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Flight control in a flapping-wing fruit fly simulator
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Flying a small autonomous aerial robot across the room without hitting a wall or lampshade is an example of an ‘information-rich’ control problem. Control system design and analysis tools are well suited to high-speed dynamics and small numbers of sensors. An example is a robot arm, which might only need a single angle sensor in each joint. But when the task is both dynamic and data-intensive—like our fast flying robot which might navigate using a video stream from a camera—the solution is not as clear.
Technologies like radar, ladar, or global positioning systems (GPS) can help with avoiding obstacles, but they are too heavy or use too much power. And GPS does not even work indoors. The robot must carry lightweight, efficient sensors. What remains is a suite of sensors quite similar to what flies already use: cameras for vision (eyes); rate gyros (halteres, which are beating vestigial wings that sense rotation); anemometers for wind speed (antennae); and perhaps a microphone or a smell sensor (antannae). We know flies primarily use vision for navigation (most of their brains are devoted to that task), yet they are still quick and agile, so it seems reasonable to find out how they have solved the problem.
Much has been learned about fly vision, aerodynamics, and so on by studying separate systems in isolation. But to understand how they all work together requires being able to close the feedback loop. Will Dickson and Andrew Straw have created a fruit fly simulator that models the fly's aerodynamics and vision in a virtual world so that controllers can be hypothesized and tested.1 The simulator's flapping wing kinematics are based on data from high-speed video sequences of flies in flight.2 Aerodynamic forces and moments are verified against a dynamically-scaled robotic model in a tow tank. Vision is rendered in 3D and projected onto a faceted visual sphere like the fly's eye (Figure 1).
Here we stabilize forward flight using a controller that takes optic flow patterns as input and produces control commands that are perturbations of wing motions from baseline kinematics.3 Our approach is traditional for controls: a sensor estimates the state of the system, an error is calculated, and a control signal is produced.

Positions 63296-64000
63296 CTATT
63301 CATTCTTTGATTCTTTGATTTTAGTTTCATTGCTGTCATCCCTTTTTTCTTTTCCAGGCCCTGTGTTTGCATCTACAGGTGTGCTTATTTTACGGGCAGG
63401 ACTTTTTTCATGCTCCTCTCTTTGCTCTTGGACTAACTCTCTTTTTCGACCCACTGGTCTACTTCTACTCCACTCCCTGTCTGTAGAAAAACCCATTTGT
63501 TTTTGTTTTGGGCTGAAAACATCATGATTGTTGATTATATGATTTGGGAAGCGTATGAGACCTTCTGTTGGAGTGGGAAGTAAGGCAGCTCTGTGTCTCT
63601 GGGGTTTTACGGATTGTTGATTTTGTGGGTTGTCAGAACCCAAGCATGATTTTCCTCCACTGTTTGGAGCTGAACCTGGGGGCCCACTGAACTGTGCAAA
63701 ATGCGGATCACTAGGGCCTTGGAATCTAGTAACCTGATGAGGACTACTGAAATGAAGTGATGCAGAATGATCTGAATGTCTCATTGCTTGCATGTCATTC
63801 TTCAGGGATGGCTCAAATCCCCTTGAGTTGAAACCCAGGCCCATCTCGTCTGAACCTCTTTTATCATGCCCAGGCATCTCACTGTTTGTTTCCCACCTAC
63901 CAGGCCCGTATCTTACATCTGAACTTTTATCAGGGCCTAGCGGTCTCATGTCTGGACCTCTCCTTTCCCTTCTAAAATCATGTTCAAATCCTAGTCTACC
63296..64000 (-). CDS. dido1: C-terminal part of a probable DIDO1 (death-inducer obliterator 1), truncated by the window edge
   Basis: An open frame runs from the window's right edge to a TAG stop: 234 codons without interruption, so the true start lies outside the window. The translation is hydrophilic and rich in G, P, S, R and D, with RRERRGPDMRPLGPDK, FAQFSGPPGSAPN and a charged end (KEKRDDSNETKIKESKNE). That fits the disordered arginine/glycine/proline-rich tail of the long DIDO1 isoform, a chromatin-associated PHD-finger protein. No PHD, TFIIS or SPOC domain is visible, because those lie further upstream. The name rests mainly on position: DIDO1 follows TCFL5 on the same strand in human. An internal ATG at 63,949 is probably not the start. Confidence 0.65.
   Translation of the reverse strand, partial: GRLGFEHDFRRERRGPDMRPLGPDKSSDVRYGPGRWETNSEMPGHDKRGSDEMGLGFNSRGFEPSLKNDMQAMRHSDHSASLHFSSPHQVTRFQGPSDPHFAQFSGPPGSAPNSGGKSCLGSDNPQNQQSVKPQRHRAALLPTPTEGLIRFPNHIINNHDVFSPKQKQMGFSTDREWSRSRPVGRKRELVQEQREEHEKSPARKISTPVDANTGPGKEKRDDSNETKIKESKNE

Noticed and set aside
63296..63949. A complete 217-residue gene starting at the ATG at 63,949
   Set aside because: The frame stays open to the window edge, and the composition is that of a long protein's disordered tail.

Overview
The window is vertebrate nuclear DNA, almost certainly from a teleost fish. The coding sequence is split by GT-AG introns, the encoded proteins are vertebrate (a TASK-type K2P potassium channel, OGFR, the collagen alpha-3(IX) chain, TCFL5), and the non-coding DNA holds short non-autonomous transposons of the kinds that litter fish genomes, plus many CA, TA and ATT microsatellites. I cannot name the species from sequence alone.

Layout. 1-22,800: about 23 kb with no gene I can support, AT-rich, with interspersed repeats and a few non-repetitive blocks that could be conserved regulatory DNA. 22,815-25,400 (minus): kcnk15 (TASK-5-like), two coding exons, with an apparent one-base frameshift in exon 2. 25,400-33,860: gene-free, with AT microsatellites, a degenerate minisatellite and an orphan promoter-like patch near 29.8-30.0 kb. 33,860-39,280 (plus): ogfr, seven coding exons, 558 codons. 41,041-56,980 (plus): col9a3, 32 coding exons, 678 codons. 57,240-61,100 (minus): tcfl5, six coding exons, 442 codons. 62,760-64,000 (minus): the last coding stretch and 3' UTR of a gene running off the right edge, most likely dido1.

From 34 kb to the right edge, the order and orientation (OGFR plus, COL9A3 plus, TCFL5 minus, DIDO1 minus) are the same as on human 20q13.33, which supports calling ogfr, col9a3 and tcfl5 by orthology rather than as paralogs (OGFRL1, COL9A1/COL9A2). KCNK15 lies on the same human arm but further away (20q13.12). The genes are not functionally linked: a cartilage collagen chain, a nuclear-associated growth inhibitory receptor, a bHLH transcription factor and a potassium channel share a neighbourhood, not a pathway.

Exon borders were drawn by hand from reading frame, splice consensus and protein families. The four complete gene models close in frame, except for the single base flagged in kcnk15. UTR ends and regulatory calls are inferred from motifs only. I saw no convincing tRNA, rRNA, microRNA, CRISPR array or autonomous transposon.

Emulating what we know about the fly's visual processing, velocity estimation is performed using Hassenstein-Reichardt elementary motion detectors (EMDs) and experienced-derived matched filters. Behavioral studies on flies suggest that EMDs, which perform a delay-and-correlate operation between pairs of visual elements, measure optic flow.4 The velocity vector is estimated by correlating the current EMD response with the EMD response to known velocity vectors. These known response fields, known as matched filters, are shown in Figure 2 and resemble the optic flow sensitivity patterns observed in tangential cells in flies.5We focus on controlling the fly's longitudinal motion: forward speed, vertical speed and position, pitch angle, and pitch rate. Pitch torque is induced by by changing the mean stroke position and thrust is varied by changing stroke frequency. Forward motion is induced by pitching forward like a helicopter. Wing forces and moments are averaged over a complete wing stroke and linearized around an operating point of 0.25m/sec. A fast inner loop controls the pitch angle using a proportional-derivative (PD) controller and an outer integral controller controls forward velocity. Implemented in the simulator, the fly's response oscillates briefly before settling near the commanded steady-state forward velocity (see Figure 3) as desired.
Controlling insect-sized robots through unknown environments presents a number of engineering challenges that will require new technology and finesse. Among these is how to extract useful information from the stream of visual information to control rapid dynamics of the robot in a computationally- and energy-efficient manner. Flies are case studies in how this can be accomplished, and they use the same sensors that might be technologically possible on flying robots. We've designed a controller that emulates what is known about flies and makes guesses where there are gaps. The controller uses internal estimates of tangible quantities such as ‘forward velocity,’ but the fly may not encode things in this way and future work will attempt to determine the validity of this assumption. Our controller is an example of how simulation enables sophisticated hypotheses to be generated and compared to actual fly behavior. Ultimately, we expect the effort to lead to understanding how the fly implements its controller on the neuronal substrate and an implementation as a low-power, parallel circuit on a flying robot.
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